A Quick Look At Loose-Fill Insulation Installation

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Loose-fill insulation is an excellent choice if your attic needs better insulation so you can lower your power bills. Loose-fill insulation is fiberglass, cellulose, or rockwool pieces of insulation that are usually installed by blowing the pieces into your attic.

Since the insulation comes compressed in bags, blowing them with a machine makes the insulation light and fluffy again so it spreads easily and has air pockets that improve insulation quality. Here are some more things to know about loose-fill insulation installation.

You May Want Professional Installation

If you don't have experience installing insulation, consider if it's worth it to risk DIY work. It's important that the insulation is installed properly so your attic is insulated well. That means the insulation has to be in the right places, at the right depth, and fluffed up.

Loose-fill insulation installation can even be a hazardous process with all the fibers floating through the air. Professional installers wear protective equipment to stay safe. Installing the insulation requires at least two people, since one has to load the blower that sits in your yard, and the other handles the hose that ejects the insulation in your attic.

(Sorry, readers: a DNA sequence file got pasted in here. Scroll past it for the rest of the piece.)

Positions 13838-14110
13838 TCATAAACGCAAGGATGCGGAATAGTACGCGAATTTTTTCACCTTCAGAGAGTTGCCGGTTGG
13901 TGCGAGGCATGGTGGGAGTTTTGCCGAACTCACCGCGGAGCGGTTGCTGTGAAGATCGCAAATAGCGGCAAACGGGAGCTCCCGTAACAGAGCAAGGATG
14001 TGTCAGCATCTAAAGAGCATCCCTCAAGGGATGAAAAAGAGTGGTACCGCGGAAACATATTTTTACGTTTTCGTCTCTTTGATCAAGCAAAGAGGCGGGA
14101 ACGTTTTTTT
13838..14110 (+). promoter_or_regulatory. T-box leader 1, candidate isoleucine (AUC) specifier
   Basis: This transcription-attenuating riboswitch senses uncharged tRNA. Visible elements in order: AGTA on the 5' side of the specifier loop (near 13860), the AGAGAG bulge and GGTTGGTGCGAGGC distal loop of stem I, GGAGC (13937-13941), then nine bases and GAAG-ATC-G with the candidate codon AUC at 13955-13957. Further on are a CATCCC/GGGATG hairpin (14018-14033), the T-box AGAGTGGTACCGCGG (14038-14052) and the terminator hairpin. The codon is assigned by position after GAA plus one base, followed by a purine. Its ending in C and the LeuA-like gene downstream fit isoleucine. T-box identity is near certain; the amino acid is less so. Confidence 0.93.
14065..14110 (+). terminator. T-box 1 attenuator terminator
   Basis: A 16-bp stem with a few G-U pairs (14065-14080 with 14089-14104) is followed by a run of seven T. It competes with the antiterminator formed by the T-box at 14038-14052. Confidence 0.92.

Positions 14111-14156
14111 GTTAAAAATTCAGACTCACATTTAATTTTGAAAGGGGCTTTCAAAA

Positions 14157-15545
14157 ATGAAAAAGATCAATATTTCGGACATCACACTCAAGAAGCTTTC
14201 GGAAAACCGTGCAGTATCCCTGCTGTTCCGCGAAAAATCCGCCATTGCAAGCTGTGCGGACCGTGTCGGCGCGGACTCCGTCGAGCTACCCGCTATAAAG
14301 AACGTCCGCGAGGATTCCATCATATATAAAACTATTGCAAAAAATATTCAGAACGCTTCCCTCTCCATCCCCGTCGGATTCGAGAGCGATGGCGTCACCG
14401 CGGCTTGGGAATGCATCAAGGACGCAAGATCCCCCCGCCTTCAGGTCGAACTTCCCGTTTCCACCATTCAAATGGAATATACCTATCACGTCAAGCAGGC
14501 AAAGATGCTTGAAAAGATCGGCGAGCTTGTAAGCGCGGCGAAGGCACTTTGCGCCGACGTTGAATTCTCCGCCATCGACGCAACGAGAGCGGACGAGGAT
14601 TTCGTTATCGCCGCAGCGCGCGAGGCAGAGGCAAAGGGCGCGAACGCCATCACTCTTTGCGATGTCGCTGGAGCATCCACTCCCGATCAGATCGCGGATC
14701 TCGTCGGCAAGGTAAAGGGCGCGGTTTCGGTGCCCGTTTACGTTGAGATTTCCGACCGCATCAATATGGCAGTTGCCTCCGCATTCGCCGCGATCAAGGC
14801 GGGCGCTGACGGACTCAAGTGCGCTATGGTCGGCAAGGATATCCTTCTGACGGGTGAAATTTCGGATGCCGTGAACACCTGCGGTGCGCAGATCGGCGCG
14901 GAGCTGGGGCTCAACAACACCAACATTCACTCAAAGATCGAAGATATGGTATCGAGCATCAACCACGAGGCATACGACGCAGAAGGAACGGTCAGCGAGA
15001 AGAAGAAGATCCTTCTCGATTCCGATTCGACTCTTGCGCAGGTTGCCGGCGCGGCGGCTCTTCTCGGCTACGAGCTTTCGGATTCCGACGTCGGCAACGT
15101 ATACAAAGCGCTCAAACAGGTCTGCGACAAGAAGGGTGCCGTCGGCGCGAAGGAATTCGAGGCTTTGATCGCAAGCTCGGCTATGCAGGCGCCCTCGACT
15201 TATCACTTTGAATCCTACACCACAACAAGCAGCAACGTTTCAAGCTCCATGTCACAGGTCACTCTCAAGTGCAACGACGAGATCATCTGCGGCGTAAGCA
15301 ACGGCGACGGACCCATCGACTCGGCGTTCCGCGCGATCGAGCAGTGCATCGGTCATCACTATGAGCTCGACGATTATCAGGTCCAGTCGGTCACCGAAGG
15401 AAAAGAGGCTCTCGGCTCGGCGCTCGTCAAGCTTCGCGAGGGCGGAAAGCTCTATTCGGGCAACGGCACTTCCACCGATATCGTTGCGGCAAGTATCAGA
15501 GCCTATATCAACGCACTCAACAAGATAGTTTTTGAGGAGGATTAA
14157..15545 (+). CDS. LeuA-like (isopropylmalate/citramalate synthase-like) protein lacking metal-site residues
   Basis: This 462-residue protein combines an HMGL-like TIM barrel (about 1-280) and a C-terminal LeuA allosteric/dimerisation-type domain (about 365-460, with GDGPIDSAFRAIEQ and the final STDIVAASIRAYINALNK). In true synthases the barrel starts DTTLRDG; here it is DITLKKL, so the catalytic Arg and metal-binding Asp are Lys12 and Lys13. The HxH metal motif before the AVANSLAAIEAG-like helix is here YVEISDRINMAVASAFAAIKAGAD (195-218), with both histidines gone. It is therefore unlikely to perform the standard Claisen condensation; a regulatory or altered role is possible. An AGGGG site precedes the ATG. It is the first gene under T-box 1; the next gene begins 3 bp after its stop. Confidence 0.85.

Loose-Fill Installation Fills Gaps Easily

One reason loose-fill provides better insulation than fiberglass blankets is that the small bits of loose-fill can fall in gaps and areas where a blanket won't fit. This reduces or eliminates air leaks in your attic that would normally flow around the edges of fiberglass batt insulation. The loose-fill insulation installation involves spraying the insulation over the entire floor so there is a deep and even coating of insulation. The deeper the loose-fill, the higher the degree of insulation.

Your Installation Contractor May Avoid Some Areas

There are some things in the attic that might need to be protected from the insulation. For instance, the insulation could cover the soffit vents and cause your attic to overheat due to blocked air circulation. To combat this, the installers need to make sure baffles are in place that hold the insulation away from the soffit vents.

In addition, the contractor may need to keep insulation away from recessed lighting and electrical equipment. This keeps lighting from getting too hot, and it makes electrical equipment easier to find if an electrician ever needs to make repairs.

Even so, loose-fill insulation is not considered a fire risk since it is treated to be fire resistant. It's also treated to resist insects, so the insulation should last a long time. It's possible the insulation will settle as the years go by, and when that happens, you may want to add some more loose-fill to the top to maintain the energy efficiency of your home.

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